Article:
The exhibit was staged with the support of the RC Archdiocese of Port of Spain Prison Ministry with the Raja Yoga Centre and T&T Prison Service for the inmate art programme.

Archbishop Charles Jason Gordon, who bought a piece titled ‘In the Beginning’ by Huggins, outlined the impetus for the showing came from his prison visit last December and discussion on the artists’ needs.

The idea of an exhibit and suitable venue came up and he recalled a successful exhibit at Long Circular Mall before Covid-19.

Archbishop Gordon said: “That did very well and I said we can have one at Archbishop’s House that will bring a different kind of stature to the exhibit and many people want to see Archbishop’s House.”

He said the historic House which serves as residence and offices of the Church was in the service of the people of T&T. The Archbishop said, “What greater service than to highlight the art of our artists from Carrera and from MSP and to show that the talent that they have is something that is very significant as a contribution back to our nation.”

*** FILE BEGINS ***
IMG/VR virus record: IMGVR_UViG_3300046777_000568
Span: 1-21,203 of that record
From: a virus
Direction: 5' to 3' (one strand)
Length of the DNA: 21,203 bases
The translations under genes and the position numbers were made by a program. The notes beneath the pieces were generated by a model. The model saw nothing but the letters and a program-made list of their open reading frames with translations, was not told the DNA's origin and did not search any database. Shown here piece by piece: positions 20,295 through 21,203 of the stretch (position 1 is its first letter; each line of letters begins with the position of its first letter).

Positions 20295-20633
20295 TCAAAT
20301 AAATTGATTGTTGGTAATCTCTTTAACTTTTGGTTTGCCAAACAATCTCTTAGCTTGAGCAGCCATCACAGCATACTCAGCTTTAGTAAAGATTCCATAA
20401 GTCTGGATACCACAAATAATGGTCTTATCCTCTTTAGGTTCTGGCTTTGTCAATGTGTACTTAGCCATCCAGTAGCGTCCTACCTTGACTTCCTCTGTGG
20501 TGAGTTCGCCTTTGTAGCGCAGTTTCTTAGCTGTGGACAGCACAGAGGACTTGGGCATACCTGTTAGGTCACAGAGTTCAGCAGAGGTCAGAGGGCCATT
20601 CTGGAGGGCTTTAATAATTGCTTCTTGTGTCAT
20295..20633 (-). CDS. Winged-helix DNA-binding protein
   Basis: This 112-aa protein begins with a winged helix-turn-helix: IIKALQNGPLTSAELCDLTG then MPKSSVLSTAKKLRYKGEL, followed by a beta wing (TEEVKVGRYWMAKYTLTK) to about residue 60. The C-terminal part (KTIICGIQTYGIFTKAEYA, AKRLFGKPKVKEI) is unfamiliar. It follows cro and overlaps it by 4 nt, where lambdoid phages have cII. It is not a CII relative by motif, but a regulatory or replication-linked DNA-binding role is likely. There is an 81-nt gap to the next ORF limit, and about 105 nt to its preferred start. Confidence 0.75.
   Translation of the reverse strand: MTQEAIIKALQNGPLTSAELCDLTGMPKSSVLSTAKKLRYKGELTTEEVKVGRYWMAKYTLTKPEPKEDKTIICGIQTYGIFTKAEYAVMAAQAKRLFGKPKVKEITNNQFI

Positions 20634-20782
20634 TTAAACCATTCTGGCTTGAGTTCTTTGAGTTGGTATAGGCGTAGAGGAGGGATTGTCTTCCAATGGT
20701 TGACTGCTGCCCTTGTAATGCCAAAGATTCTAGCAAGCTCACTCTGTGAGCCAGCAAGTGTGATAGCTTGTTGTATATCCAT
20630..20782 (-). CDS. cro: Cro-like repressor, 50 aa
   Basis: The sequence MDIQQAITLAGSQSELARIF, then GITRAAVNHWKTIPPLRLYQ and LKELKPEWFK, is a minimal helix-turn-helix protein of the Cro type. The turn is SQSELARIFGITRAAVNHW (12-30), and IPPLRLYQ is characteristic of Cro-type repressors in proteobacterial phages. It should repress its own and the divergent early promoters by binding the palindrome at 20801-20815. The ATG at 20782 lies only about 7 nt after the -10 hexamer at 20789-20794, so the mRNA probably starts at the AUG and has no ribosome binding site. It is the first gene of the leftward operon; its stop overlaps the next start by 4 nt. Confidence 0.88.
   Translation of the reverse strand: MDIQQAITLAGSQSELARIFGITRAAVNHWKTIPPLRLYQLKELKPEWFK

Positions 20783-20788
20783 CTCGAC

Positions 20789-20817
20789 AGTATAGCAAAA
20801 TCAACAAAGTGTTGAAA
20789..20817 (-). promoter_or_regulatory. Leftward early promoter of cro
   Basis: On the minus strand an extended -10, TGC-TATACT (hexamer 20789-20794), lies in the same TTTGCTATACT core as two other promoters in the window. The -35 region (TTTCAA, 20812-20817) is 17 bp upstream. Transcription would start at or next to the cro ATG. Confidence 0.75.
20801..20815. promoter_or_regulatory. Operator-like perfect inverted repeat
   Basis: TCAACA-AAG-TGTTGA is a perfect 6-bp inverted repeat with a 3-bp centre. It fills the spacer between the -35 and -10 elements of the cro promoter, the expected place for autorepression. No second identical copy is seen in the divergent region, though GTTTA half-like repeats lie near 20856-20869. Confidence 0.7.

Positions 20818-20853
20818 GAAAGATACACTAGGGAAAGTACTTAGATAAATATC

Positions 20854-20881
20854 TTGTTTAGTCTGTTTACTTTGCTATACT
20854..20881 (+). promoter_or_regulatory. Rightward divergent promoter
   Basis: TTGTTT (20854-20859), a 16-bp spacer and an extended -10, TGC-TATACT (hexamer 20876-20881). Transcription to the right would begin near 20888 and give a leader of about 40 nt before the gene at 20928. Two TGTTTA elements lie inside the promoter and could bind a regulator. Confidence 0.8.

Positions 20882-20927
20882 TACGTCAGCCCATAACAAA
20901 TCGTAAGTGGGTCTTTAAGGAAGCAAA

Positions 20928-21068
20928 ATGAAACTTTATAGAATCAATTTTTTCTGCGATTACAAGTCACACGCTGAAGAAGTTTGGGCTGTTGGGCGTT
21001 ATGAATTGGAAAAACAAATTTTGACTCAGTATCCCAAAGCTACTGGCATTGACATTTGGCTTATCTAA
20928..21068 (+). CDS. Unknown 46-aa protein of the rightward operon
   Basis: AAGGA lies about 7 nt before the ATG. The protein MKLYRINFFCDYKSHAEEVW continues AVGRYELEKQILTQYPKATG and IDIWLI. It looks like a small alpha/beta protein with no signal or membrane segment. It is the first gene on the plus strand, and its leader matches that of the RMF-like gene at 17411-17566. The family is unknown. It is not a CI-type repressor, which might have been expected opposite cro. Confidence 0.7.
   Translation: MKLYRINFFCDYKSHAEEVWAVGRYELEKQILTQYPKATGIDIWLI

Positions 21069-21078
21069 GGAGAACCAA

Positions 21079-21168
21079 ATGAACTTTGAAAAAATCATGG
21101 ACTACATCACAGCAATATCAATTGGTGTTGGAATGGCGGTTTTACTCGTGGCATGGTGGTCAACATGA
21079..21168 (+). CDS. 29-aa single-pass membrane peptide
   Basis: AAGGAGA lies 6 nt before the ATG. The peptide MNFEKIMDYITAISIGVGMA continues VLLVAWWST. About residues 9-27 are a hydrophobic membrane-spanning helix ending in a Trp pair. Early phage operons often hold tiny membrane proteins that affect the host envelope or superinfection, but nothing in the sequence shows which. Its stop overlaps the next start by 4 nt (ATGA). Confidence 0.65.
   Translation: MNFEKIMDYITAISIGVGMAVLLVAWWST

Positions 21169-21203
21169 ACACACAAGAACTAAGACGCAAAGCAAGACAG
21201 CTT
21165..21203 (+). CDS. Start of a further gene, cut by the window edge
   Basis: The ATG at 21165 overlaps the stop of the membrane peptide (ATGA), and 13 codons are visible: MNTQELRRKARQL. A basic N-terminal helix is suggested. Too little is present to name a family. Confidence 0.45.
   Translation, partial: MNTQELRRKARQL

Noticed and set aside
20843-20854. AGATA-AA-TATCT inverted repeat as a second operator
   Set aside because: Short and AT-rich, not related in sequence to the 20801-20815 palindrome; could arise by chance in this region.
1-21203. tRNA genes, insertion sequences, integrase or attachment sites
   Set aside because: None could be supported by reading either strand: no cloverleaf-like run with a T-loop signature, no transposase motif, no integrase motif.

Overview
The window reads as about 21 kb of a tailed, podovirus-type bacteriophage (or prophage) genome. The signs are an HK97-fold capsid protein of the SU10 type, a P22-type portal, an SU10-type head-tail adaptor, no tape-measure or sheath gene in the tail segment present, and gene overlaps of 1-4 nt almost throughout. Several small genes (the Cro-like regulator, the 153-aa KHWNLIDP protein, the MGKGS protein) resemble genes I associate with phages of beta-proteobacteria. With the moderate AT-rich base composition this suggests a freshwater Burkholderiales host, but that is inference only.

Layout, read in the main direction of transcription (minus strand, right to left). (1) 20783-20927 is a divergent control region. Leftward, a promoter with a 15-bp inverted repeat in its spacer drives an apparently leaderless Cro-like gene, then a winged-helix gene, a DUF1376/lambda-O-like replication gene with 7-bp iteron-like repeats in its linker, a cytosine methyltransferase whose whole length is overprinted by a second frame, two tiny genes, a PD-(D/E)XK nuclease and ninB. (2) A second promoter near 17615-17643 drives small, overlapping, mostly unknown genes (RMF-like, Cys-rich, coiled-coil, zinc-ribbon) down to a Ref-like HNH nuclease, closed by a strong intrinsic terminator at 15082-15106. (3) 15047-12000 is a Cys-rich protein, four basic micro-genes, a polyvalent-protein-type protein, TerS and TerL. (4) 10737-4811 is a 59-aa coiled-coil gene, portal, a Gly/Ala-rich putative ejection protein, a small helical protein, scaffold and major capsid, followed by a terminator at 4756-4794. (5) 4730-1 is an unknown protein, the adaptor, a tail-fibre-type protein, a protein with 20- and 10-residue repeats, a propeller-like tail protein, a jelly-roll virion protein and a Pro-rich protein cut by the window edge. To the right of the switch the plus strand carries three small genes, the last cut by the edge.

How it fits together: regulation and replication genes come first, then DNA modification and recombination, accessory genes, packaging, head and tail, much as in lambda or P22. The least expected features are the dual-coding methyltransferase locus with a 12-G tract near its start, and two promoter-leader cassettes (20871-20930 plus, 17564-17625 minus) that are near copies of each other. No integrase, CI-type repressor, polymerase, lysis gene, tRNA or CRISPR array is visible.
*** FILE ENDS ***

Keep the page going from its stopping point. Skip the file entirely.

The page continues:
He described the opening night with attendance by the President and others sharing with the artists as “magical, a wonderful moment for T&T”.

The Archbishop lauded the artists mentoring young persons within the system. “They have left the prison and come out and are artists in their own right now in society and have not come back into prison.” He gave the example of a repeat offender who has not returned.

Deacon Patrick Laurence said the Catholic Church has been involved in prison ministry for many years. He mentioned the mandate from Jesus Christ, “When I was in prison did you come to visit me?”

He disclosed, “we sold 17 which is pretty good and the young lady Rhea Frank who did the origami, she sold out and is bringing out more pieces, and all the fancy cards that they put out there, all those are sold as well so it is pretty good so far.”

Archbishop Gordon was presented with a card by Andrew Douglas, lifer at MSP on behalf of the artists.